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New biometric sensor can discern 9 voices in a package small enough for a phone



Granularity is being brought to acoustic sensors for phones. A team of South Korean researchers have created small, flexible piezoelectric membranes with enough resonant bandwidth to cover the human voice frequency range.

The highly sensitive and ultra-thin sensor is modeled after the inner ear’s cochlea, and can be integrated with phones and digital assistant speakers. There, they would support machine learning-based biometric authentication and voice processing.

The work was done at Kaist, or the Korea Advanced Institute of Science and Technology. Researchers say the new voice recognition sensor is 70 percent smaller and 20 percent more sensitive than previous versions.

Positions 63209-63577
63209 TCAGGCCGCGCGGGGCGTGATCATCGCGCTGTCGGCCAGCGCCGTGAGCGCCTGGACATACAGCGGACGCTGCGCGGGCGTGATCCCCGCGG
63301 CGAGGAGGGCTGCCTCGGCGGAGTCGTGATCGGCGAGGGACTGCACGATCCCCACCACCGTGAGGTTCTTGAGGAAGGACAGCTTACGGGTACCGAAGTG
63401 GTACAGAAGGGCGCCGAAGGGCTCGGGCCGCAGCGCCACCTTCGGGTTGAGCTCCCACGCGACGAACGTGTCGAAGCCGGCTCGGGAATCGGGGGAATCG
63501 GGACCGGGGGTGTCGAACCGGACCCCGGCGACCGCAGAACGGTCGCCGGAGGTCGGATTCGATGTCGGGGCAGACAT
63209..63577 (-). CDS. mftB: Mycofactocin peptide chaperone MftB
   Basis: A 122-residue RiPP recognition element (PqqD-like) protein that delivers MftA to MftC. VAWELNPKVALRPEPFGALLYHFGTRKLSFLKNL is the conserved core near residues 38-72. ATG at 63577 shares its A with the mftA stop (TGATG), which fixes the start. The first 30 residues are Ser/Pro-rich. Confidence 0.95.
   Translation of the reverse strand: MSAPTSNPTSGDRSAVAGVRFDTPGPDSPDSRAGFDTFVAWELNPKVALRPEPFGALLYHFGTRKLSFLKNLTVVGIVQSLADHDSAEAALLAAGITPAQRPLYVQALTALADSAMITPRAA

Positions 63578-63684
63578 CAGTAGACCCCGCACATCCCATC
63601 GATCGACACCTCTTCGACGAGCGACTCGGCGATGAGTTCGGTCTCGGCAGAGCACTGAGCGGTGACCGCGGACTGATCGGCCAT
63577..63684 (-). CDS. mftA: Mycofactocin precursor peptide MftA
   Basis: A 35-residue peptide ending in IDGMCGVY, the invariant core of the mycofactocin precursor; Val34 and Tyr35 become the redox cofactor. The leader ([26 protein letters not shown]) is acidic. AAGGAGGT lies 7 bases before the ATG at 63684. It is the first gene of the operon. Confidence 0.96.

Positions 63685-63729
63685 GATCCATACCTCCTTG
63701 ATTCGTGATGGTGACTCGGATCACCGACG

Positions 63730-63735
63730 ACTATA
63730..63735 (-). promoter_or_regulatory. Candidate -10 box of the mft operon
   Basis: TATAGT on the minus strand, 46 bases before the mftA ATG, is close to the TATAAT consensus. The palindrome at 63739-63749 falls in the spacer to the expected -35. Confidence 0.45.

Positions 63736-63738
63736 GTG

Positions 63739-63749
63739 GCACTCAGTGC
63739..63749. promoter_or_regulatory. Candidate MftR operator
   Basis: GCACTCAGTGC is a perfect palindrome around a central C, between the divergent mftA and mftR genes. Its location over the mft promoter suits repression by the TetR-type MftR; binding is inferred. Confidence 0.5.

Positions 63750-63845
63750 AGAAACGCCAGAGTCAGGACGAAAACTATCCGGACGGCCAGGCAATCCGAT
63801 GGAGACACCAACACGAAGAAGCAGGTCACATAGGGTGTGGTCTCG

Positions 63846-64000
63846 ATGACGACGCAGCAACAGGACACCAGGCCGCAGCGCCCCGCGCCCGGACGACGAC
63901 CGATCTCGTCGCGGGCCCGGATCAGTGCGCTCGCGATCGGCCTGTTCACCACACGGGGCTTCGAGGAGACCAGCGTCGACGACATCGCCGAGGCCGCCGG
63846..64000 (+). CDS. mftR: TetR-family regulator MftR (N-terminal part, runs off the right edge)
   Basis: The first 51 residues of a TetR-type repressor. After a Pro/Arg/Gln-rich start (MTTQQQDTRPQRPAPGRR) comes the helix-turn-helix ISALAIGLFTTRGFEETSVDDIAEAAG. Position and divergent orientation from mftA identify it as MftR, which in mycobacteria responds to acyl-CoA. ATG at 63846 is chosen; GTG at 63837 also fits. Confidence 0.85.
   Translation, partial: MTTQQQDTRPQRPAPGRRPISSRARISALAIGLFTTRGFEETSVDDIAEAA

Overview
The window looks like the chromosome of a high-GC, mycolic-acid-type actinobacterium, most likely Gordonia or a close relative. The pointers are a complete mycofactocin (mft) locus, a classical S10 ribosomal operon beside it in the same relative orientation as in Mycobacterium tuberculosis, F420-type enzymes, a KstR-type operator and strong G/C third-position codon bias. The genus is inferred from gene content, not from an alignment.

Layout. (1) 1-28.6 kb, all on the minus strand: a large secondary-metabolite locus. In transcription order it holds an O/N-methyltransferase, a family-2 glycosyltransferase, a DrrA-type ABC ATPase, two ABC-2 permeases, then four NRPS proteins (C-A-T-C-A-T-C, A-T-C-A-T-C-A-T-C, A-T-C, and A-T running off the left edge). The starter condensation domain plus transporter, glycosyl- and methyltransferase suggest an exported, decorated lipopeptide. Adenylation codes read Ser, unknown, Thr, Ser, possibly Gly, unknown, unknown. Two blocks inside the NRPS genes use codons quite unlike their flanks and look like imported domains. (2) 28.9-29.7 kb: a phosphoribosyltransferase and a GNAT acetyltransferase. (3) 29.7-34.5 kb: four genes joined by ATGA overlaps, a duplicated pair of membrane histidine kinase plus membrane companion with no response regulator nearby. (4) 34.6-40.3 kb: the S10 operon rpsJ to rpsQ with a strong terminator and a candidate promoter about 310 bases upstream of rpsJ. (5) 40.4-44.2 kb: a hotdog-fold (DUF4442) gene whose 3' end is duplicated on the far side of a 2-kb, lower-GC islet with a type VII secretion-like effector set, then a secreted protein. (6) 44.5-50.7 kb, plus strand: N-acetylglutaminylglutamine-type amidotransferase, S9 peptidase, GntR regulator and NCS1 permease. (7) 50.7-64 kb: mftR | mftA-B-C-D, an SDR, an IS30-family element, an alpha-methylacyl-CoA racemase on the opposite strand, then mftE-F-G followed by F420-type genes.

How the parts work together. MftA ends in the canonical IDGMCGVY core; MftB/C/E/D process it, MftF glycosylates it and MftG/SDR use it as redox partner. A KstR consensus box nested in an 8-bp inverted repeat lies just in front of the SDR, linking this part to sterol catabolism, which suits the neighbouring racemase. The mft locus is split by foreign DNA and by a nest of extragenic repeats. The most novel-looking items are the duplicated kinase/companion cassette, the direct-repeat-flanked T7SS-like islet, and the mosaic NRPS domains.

Nine registered voices can be identified by the prototype, which Kaist says is ready for commercial applications. The prototype can recognize a registered person based on one training word and one testing word.

Beyond being ready to commercial integration, the Kaist researchers are pitching the sensor for use in a Google project, called Wolverine, seeking to separate the voices of people distant from the listening device.

Media reports indicate that Wolverine wants to give people not just good hearing, but hearing that surpasses what is experienced by people with excellent hearing.

This is not a big market by any estimation now, but innovations and industry financings involving biometric acoustic sensors are rolling out.

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